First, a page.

The dictionary allows an infuriating misuse of language, writes Christopher Howse. The Daily Telegraph
They are running short of onions in Bihar, the Indian state justly famed for the quality of its alliaceous ‘‘ I used to buy three kilograms of onion for a week,’’ a housewife told The Times of India, ‘‘ but now I have cut down to one kilogram because the price has almost tripled’’ . And how did the paper headline this news? ‘‘ Skyrocketing onion prices bring tears, literally!’’
An exclamation mark or screamer is generally a sign that the little joke being made is not one that the author is terribly confident will be spotted by the reader. But what of the literally?
Pedants are reported to be ‘‘ in uproar’ ’ because the Oxford English Dictionary has added a new definition to its entry for the word literally. In a ‘‘ colloquial’ ’ sense, it is ‘‘ used to indicate that some (frequently conventional ) metaphorical or hyperbolical expression is to be taken in the strongest admissible sense: ‘virtually, as good as’ ; (also) ‘completely, utterly, absolutely’ . Now one of the most common uses, although often considered irregular in standard English since it reverses the original sense of literally (‘ not figuratively or metaphorically’ ).’’
Uproar is a common state for pedants to be in. It is like governments in debt. Indeed, pedants are seldom happy unless they are in uproar, which is why, five or six years ago, Richard Preston and I compiled a book called She Literally Exploded. It was subtitled: The Daily Telegraph Infuriating Handbook.
Simply by opening the little book at random, readers could be sure of being infuriated quicker than by a tumbler of whisky. ‘‘ In terms of’ ’ comes on page 62, ‘‘ Misused as if it meant ‘with respect to’ . We have voiced our concerns in terms of childcare costs.’’ On page 113 appears ‘‘ step change’’ , closely related to quantum leap (on page 97). Goodness, I can feel a vein in my neck throbbing.
Of ‘‘ literally’ ’ we remarked that it is ‘‘ now used at random as an intensifier or synonym for really, by those with tin ears’’ . Our strictures made no difference . It is like public notices prohibiting litter, ballgames, cycling and unloading. Near them, you may be sure to find yourself swamped in litter, balls, bicycles or amateur stevedores.
While the world slept, the Oxford was busy collecting early examples of literally used in a catachrestic or depraved sense. Yet even some instances that the dictionary gives of its proper use are puzzling. Take this, from a letter by Alexander Pope: ‘‘ Every day with me is litterally another to-morrow ; for it is exactly the same with yesterday.’’ (Never mind the double-T in Pope’s spelling. He was no doubt thinking of the Latin littera, its etymon.) Can Pope mean that every day is literally tomorrow?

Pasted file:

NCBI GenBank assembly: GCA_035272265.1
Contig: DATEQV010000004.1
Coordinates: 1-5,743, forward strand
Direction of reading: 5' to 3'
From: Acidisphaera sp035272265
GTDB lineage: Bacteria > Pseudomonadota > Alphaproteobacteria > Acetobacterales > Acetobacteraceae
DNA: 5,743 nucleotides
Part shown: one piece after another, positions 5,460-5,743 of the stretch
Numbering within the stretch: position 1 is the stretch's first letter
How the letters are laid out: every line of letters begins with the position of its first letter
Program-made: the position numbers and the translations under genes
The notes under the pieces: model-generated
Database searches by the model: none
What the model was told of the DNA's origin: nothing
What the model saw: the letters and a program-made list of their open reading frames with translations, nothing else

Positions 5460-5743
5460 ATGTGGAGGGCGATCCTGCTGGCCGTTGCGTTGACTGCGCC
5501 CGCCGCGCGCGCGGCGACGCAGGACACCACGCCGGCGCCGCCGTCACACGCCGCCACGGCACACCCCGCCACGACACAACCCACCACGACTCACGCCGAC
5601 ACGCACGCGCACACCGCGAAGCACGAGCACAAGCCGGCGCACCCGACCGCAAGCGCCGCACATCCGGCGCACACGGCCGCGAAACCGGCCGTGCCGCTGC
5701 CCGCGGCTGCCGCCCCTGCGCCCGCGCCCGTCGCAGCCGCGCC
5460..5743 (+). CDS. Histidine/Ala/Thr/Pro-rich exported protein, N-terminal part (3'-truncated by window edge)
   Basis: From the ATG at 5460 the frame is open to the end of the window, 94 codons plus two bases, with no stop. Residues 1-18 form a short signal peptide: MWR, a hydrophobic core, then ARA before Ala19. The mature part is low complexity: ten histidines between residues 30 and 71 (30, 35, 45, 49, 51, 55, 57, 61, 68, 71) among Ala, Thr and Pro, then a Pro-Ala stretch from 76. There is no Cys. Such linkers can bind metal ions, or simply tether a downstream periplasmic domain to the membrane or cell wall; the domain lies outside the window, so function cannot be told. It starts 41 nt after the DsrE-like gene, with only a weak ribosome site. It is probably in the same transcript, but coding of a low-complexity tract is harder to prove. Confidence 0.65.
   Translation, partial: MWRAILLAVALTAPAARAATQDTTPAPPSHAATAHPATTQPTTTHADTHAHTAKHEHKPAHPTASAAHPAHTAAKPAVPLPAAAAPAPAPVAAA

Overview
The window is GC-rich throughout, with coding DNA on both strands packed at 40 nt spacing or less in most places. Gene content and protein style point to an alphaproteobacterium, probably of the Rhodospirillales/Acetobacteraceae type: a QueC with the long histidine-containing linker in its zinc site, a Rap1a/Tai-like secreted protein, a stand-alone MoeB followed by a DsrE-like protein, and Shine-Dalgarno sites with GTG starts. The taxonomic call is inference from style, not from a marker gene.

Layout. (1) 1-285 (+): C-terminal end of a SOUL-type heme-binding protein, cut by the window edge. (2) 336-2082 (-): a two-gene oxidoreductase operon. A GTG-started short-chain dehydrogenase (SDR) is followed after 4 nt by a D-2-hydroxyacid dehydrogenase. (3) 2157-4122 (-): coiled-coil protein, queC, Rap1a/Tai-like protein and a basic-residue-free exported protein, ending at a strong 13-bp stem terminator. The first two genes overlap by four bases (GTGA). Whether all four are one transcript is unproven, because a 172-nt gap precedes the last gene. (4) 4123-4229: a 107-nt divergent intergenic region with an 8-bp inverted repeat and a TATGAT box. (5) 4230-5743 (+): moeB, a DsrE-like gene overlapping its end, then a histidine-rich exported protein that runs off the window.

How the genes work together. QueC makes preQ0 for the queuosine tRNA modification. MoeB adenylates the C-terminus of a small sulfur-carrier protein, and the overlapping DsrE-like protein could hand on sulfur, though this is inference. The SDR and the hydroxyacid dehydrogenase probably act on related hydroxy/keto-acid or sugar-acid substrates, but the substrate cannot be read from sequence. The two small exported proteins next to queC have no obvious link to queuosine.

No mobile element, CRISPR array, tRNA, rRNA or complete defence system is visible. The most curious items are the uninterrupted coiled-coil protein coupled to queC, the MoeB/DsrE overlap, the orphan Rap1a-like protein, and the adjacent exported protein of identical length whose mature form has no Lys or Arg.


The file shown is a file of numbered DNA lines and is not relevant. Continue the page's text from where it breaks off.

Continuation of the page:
For the evil new meaning of literally , the Oxford pulls out a star performer , Mark Twain. When he used a word, he meant to. In Tom Sawyer, he wrote: ‘‘ And when the middle of the afternoon came, from being a poor poverty-stricken boy in the morning, Tom was literally rolling in
I accuse the OED of misrepresenting Mark Twain, for his use of literally is far more literal than Pope’s . The sentence is taken from the famous incident when Tom gets other boys to pay him for letting them whitewash a fence. The wealth he gained was indeed enough to roll in. It included ‘‘ twelve marbles, part of a jews-harp , a piece of blue bottle-glass to look through, a spool cannon, a key that wouldn’t unlock anything, a fragment of chalk, a glass stopper of a decanter, a tin soldier, a couple of tadpoles, six fire-crackers , a kitten with only one eye, a brass door-knob , a dog-collar – but no dog – the handle of a knife, four pieces of orange-peel , and a dilapidated old window sash’’ . Rolling wouldn’t have done the kitten much good, unless it too rolled out of the way, but rolling was quite possible for a boy lazing in the shade and watching his customers work.
Mark Twain can look after himself. He’s in much bigger trouble over what we must nowadays call the ‘‘ N-word’ ’ (which the OED remarks is now ‘‘ strongly racially offensive when used by a white person in reference to a black person’’ ).
By the way, when earlier on I used quicker, I meant quicker. It can be an adverb. Shakespeare, Dickens and Tennyson agree with me about this. And when I placed in at the end of a sentence, I also intended to. It is a baseless myth to prohibit a preposition at the end of a sentence. Dryden may be blamed for spreading it, but even he admitted that it was a fault ‘‘ which I have but lately observed in my own writings’’ . The poor man then went through his own Of Dramatic Poesy for the next edition, changing each occurrence.
I would here mention Churchill’s ‘‘sort of English up with which I will not put’’, but it is such a chestnut. As for the so-called split infinitive, there can be no possible objection to it, except that it might put you in an uproar, and I wouldn’t like to even risk doing that. The Daily Telegraph